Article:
Talking of breaking through genre, The Sopranos needs a place on my list if only for the astonishing character of Tony Soprano, a delicate flower of a thug, totally incapable of dealing with his better self; a monster struggling to contain the decent person inside ...
Enough people have slobbered over this series already - moving on...
In theatre terms, Curb Your Enthusiasm would be called a comedy of manners. It's one of the best. The show documents the excruciating awkwardness of navigating - as we all must do - a host of unfamiliar faces and situations every day. That's right...it's a proper "situation comedy" where the comedy isn't the situation - it's what comes out of it. Larry David took the core premise of his more successful show Seinfeld - a show about nothing - and turned it into a semi-improvised masterpiece. Larry David is (perhaps) the most British of American characters - so fearful of offence he'll attend a house party with knowledge of an imminent terrorist attack.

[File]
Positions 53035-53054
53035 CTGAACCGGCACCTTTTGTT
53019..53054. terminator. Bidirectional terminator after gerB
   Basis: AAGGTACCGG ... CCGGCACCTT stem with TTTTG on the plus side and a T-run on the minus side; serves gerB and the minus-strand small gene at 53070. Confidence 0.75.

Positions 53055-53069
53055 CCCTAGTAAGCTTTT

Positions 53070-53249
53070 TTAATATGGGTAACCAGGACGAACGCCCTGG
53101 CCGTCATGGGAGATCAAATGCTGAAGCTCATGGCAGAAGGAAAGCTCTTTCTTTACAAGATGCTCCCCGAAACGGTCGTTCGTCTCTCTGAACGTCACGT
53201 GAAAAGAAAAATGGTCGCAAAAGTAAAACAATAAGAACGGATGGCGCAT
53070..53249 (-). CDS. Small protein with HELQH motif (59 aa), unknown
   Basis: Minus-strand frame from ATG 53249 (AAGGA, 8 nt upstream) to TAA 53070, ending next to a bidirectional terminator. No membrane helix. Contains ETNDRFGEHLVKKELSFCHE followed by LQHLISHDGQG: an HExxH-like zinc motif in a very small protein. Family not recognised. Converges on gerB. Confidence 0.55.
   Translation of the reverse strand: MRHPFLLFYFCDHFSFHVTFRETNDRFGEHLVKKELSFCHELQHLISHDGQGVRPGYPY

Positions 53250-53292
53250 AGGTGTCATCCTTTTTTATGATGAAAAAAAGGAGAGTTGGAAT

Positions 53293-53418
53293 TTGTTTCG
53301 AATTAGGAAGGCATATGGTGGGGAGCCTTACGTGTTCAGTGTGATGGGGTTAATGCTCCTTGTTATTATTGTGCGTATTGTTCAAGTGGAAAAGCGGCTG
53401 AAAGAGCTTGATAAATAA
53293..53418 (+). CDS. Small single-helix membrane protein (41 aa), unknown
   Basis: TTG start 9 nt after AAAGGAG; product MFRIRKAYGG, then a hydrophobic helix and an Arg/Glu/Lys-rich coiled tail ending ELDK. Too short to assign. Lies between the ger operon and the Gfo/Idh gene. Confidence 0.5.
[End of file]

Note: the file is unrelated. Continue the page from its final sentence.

<insert "pretty pretty good" here>
Wiki describes Jam as a horror-comedy. I've never thought of it that way, but I understand the sentiment. Normally we just say "dark" but Jam is so dark it's a black hole to outright chuckles. Unsettling, unorthodox, and offensive (if you're looking). Nevertheless Jam is visual, comic brilliance.
Chris Morris really is god. And I'm an atheist. That's just how good he is.
You won't like it. This is my list. Fuck off.
Cold Lazarus is part two of a two part series written by Dennis Potter. Potter was facing his own death from pancreatic cancer when he wrote both plays, and it shows.
Being jointly produced by the BBC and Channel 4 is enough to make those plays notable; Potter insisted on it. One writer insisted that the awesome, yet cumbersome British Broadcasting Corporation and the UK's newest, (and next to last) terrestrial channel - work on his play together - and they did. It's hard to imagine an artist who could ever make that happen again.